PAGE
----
A year on, agencies yet to learn from Uttarakhand disaster
Krishna Uppuluri/ Zee Research Group
Recovery of 17 more skeletal remains in the Kedar Valley, a year after thousands got swept away by floods in Uttarakhand on the night of June 16, 2013, has put the role of National Disaster Management Authority (NDMA) and National Disaster Response Force (NDRF) under sharp scrutiny. Residents of the area say that if the agencies had been more proactive, perhaps many more people could have been rescued.
The scanner on agencies has become more prominent as NDRF managed to recover only 8 bodies of the 24 students who were washed away after the dam gates were opened in Beas River. The bodies of the remaining 16 students and a tour operator are still missing even as the search operation has entered the eighth day.
Last Sunday, 24 students from a private college in Hyderabad and a co-tour operator Parahlad were washed away when Larji project authorities opened the floodgates of the dam without warning.
Dr Mahboob Alam, Director General of NDRF, however, differs and claims that they did a good job. “There is nothing to learn from the Uttarakhand disaster. Everyone in the country appreciated our efforts,” said Dr Alam.
“Though we have one of the best equipped forces in the world, with the best technology, it is difficult to get 100 per cent results. There are so many other factors which have to be kept in mind. Even in the Beas tragedy, we are using the best technology, but there are problems like boulders and maintaining less water levels for a long time,” he added.
In the past nine years, the NDRF Director General has been changed nearly every year.
A month after the Uttarakhand disaster, NDMA’s vice-chairman M Shashidhar Reddy had said the responsibility to respond to any disaster is with the states, brushing aside the responsibility of NDMA which is under the direct control of the Prime Minister.
The Chief Minister is the head of the State Disaster Management Authority (SDMA) and the Revenue Minister is the vice-chairman, while other ministers are members.
“Even after all these calamities disaster management in India is getting a step-motherly treatment. This is evident from the fact that although there are several institutions in India offering disaster management as a post-graduation course, since as early as 2006 in TISS, there is no National Eligibility Test (NET) for this subject,” said an expert from Tata Institute of Social Sciences’ (TISS) disaster management school.
“Disaster management has to be taken up seriously with frequency of extreme global changes increasing. It should be taught in schools,” the official said.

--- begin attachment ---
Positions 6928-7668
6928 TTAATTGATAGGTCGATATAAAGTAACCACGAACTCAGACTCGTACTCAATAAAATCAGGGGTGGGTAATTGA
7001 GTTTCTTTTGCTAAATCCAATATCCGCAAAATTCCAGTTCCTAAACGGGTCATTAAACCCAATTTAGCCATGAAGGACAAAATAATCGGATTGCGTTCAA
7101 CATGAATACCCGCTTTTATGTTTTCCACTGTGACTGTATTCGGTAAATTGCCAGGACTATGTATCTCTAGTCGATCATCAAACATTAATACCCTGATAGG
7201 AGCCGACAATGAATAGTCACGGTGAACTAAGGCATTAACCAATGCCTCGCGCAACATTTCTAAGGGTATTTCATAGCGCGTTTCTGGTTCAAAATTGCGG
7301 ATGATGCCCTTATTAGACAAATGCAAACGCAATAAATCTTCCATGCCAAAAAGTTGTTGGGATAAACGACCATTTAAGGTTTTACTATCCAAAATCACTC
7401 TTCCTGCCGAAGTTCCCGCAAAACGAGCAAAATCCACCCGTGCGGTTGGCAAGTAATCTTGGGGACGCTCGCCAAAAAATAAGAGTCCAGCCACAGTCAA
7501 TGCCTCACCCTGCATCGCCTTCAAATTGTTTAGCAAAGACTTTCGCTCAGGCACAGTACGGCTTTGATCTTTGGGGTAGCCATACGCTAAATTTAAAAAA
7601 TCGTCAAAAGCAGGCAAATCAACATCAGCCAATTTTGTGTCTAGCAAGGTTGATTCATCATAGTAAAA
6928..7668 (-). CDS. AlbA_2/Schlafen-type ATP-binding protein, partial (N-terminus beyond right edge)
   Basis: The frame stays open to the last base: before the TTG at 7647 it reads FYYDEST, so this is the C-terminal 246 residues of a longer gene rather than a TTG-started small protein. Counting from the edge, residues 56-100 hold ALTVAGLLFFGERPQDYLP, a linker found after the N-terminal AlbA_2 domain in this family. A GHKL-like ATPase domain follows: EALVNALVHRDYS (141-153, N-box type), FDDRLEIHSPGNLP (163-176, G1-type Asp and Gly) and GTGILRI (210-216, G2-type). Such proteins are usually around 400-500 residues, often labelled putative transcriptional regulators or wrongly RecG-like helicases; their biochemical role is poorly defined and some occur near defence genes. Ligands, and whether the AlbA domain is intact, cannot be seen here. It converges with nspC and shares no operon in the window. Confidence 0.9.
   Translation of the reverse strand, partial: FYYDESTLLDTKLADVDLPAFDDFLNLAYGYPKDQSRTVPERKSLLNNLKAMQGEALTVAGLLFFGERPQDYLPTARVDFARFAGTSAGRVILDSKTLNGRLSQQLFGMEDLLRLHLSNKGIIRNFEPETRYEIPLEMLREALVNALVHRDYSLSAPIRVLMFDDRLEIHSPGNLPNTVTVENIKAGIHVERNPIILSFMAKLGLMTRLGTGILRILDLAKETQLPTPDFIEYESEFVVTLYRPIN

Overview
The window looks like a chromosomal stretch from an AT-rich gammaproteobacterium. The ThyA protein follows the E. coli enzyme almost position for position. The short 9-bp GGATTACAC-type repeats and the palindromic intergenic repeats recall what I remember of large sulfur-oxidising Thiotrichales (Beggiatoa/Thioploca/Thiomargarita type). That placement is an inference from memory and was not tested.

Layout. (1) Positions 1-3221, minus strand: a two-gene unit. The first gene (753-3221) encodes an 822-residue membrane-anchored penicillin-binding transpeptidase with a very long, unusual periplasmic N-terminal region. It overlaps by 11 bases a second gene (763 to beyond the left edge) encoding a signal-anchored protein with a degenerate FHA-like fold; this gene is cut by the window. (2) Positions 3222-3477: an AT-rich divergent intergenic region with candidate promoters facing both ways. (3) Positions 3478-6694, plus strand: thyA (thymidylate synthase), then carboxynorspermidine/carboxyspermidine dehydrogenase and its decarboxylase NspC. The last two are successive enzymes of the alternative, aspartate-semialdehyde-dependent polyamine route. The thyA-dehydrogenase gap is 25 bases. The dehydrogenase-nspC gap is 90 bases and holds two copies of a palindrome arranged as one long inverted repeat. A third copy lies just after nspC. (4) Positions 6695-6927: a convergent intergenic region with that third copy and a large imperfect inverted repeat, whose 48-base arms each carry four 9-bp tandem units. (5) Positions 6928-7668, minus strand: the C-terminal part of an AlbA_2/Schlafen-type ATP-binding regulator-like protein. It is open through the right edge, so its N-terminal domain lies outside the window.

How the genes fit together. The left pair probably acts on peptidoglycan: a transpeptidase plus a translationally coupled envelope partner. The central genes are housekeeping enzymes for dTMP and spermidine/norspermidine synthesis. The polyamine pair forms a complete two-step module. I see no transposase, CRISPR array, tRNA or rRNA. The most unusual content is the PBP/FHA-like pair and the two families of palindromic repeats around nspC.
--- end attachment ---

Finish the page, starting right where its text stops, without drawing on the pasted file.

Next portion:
“The current NDMA and NDRF officials are either bureaucrats or people from the social work sector but none are disaster management specialists, even though there are good disaster managers available in the country now,” the official said.
“Government forces take time in responding to a call, so community-based response forces should be made to react immediately to a disaster,” the official added.
The Comptroller and Auditor General of India (CAG) presented its report on disaster preparedness in April, 2013. The report observed that a national plan for disaster management has not been formulated till date and there are no provisions to make guidelines issued by NDMA binding on state governments.
None of the major projects undertaken by the NDMA have been completed nor has the National Disaster Mitigation Fund been established. The effectiveness of National Disaster Response Force has been hampered due to shortage of trained manpower and absence of appropriate training facilities, infrastructure and equipment. The Standard Operating Procedures for deployment of the NDRF have not been finalized and Communication systems for DM are not developed. Critical equipment has not been procured and satellite-based communication network has not been developed.
According to damages reported by the Uttarakhand government to the Ministry of Home Affairs (MHA), the flash floods in the state killed 580 people of which 249 bodies were recovered. The number of missing stands at 5,526.
Unofficial estimates, made by non-government agencies are much higher. It is argued that close to 70,000 pilgrims were stranded in the region and the number of fatalities is over 5,000.
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